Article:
Combat also has direct ties to the exploration of Wo Long's levels, which are generally more open and dense than the ones from the Nioh games. Both you and your enemies have a mission-specific Morale Rank, which is an indicator of strength. Having a higher Morale Rank than a foe will increase your damage dealt against them and reduce your damage taken from them, and vice versa. You raise your Morale Rank by defeating foes, and can also do so by finding Battle Flags and Marking Flags. The former act as traditional major bonfire-style checkpoints, while the latter are single-use markers that fully heal you. Activating these flags also increases your Fortitude Rank, which determines what your base Morale Rank will be when respawning after death.
Fully combing through each stage is very rewarding, as by unlocking every flag, you'll typically give yourself a Morale Rank advantage against tough enemies and bosses. Clever explorers that find ways to flank or climb up to high ground will also have chances to perform stealthy takedowns, as if you're able to sneak behind or above an opponent without them noticing, you can land an easy Fatal Blow. Aside from heavily damaging them (or killing them outright if they're a weak foe), Fatal Blows also reduce enemy Morale by a level, making them a bit less threatening for the remainder of the fight than they'd be normally.
You're not the only one with the ability to diminish Morale Ranks, though. Enemies and bosses can knock yours down by hitting you with a Critical Blow, which can be identified by a crimson red glow and a special animation. These attacks can't be blocked and inflict some serious pain when they land, but if you deflect them, you'll perform a flashy counter-attack that deals huge Spirit damage and leaves the foe wide open to some offensive follow-up. Learning how to consistently parry these attacks is tough, but once I was able to, doing so quickly became one of my favorite parts of Wo Long's combat encounters.
In addition to the Morale mechanic, there's also an overarching leveling system that allows you to raise your character's attributes as you progress through the campaign. These are represented as the "Five Phases" — Wood, Fire, Earth, Metal, and Water — from Chinese philosophy. Improving these raises your HP, and depending on which ones you choose to build into, they'll also help you gain more Spirit from attacks or deflects, hold onto a high Spirit Gauge for longer, equip heavier armor without negative consequences, and move around more stealthily. Certain weapons also scale differently with different Phases, though ultimately, you can use whatever you want and get by just fine. Mercifully, you can respec your character for free once you reach a certain point in the story, so you don't need to worry about making permanent mistakes when putting together your build.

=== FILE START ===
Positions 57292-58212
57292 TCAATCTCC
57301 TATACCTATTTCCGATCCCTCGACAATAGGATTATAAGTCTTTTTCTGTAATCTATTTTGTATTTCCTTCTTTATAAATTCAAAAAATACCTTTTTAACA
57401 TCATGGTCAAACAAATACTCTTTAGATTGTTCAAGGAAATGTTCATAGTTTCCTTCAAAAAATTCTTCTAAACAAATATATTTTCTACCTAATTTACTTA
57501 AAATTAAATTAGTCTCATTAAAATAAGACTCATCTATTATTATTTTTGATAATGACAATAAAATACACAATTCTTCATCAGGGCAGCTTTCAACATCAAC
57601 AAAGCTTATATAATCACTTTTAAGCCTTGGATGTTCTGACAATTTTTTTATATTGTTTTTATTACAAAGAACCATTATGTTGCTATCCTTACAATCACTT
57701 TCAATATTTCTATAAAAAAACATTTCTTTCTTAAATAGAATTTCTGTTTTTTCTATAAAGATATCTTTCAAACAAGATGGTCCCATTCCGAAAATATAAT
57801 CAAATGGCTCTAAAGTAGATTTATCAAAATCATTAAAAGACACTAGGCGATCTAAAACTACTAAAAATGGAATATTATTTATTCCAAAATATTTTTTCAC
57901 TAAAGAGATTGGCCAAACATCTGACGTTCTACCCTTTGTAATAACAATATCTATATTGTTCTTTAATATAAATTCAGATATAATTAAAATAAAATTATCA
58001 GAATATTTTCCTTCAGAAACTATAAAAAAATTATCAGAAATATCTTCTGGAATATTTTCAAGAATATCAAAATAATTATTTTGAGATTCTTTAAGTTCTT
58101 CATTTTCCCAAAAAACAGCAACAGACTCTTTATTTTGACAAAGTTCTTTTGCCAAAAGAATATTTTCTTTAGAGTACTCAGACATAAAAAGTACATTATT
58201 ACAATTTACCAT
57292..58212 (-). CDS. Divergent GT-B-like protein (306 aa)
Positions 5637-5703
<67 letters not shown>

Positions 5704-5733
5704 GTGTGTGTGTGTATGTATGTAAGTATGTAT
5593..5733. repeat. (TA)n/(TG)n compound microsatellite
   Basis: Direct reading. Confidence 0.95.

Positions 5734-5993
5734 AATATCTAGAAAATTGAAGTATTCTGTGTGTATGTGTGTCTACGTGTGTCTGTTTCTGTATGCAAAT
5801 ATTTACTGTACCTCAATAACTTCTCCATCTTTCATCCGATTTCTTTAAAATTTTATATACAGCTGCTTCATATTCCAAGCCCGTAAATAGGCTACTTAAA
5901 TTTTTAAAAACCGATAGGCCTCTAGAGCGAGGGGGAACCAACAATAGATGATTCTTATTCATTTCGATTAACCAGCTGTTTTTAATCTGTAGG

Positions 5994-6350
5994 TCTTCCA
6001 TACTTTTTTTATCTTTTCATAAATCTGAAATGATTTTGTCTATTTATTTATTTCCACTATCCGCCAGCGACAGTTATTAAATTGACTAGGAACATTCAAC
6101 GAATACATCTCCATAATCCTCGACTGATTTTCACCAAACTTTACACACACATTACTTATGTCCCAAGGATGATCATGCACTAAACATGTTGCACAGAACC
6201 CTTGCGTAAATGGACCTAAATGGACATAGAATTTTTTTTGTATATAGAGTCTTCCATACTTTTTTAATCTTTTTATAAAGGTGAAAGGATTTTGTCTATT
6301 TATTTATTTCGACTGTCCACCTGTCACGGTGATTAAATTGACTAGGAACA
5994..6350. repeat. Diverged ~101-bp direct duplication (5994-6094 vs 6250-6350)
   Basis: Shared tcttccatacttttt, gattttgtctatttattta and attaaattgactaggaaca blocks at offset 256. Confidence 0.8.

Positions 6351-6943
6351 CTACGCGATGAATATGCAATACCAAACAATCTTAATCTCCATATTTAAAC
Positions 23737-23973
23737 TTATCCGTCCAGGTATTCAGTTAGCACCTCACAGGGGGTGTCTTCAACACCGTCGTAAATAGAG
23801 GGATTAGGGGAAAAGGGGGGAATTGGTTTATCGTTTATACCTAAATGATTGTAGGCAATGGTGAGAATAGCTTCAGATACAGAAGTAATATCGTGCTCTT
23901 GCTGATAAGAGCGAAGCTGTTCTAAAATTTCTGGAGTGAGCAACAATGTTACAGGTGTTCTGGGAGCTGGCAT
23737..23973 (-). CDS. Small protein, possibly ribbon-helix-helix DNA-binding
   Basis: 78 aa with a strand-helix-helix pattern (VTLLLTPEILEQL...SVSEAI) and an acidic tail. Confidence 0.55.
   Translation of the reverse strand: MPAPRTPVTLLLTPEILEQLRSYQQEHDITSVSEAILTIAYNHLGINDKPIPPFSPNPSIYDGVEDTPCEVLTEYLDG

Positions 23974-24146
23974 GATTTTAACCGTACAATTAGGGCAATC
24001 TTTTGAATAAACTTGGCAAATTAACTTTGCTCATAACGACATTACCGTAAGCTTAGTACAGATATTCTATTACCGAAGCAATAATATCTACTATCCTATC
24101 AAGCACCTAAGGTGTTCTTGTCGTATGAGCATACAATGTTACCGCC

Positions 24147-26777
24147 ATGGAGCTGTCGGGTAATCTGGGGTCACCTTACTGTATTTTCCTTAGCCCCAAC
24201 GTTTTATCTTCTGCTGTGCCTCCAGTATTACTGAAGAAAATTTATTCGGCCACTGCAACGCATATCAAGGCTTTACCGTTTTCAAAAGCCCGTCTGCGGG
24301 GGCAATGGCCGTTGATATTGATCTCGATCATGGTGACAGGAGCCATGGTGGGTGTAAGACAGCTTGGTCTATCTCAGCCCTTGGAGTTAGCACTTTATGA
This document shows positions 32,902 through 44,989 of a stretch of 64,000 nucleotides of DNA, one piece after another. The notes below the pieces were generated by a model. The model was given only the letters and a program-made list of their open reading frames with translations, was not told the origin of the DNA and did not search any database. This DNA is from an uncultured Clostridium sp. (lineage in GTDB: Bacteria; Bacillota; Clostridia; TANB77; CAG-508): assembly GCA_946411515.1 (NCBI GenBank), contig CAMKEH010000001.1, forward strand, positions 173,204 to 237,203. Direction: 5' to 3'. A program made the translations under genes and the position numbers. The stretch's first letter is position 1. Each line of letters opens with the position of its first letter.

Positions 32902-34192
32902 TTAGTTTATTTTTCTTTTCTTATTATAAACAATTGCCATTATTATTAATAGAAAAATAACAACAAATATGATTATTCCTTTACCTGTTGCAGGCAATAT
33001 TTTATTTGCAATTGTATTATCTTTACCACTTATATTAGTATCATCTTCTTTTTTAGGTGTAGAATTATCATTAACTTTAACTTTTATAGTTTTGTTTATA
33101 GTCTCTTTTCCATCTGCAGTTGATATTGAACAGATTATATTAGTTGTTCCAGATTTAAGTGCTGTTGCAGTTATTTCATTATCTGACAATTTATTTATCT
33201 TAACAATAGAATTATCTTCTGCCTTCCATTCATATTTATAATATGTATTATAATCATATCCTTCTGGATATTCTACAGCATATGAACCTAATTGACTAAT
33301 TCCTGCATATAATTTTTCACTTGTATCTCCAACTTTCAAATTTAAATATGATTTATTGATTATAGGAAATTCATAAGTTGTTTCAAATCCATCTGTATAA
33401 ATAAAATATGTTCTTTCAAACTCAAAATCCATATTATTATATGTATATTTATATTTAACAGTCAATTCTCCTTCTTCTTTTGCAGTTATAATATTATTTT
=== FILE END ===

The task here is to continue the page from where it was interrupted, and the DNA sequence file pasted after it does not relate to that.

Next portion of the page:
Speaking of gear, it's the one part of the gameplay experience that I was disappointed by. There's a solid variety of weapons and armor to collect, but there's not any distinctive loot that stands out with special effects or moves. The best you can look forward to are rarer versions of items that have more slots for stat-tweaking Embedment upgrades (think Bloodborne's Blood Gem system). The lack of unique rewards is a shame, especially since they'd fit right in with Wo Long's exploration-focused level design. It's not a huge problem, but it does bum me out a bit.
Wo Long review: Story, characters, and world
The story of Wo Long: Fallen Dynasty is inspired by the Luo Guanzhong's 14th-century novel Romance of the Three Kingdoms, and takes place in China during a fictional version of the Later Han Dynasty period. In it, vicious demons and a mysterious elixir that is suspected to hold the key to immortality bring chaos and devastation to the land. You control a nameless mercenary that rises up amid the ruination, defeating numerous deadly foes and banding together with allies met on your journey as you fight to rid your homeland of the dark forces occupying it.
It's a fun premise for a narrative, but much like Wo Long's breakneck combat pace, the campaign's story beats fly by so fast that you barely have any time to process them. Because of this, it's difficult to connect with any of the characters in any meaningful way, and most of the game's attempts at worldbuilding feel rushed and frantic.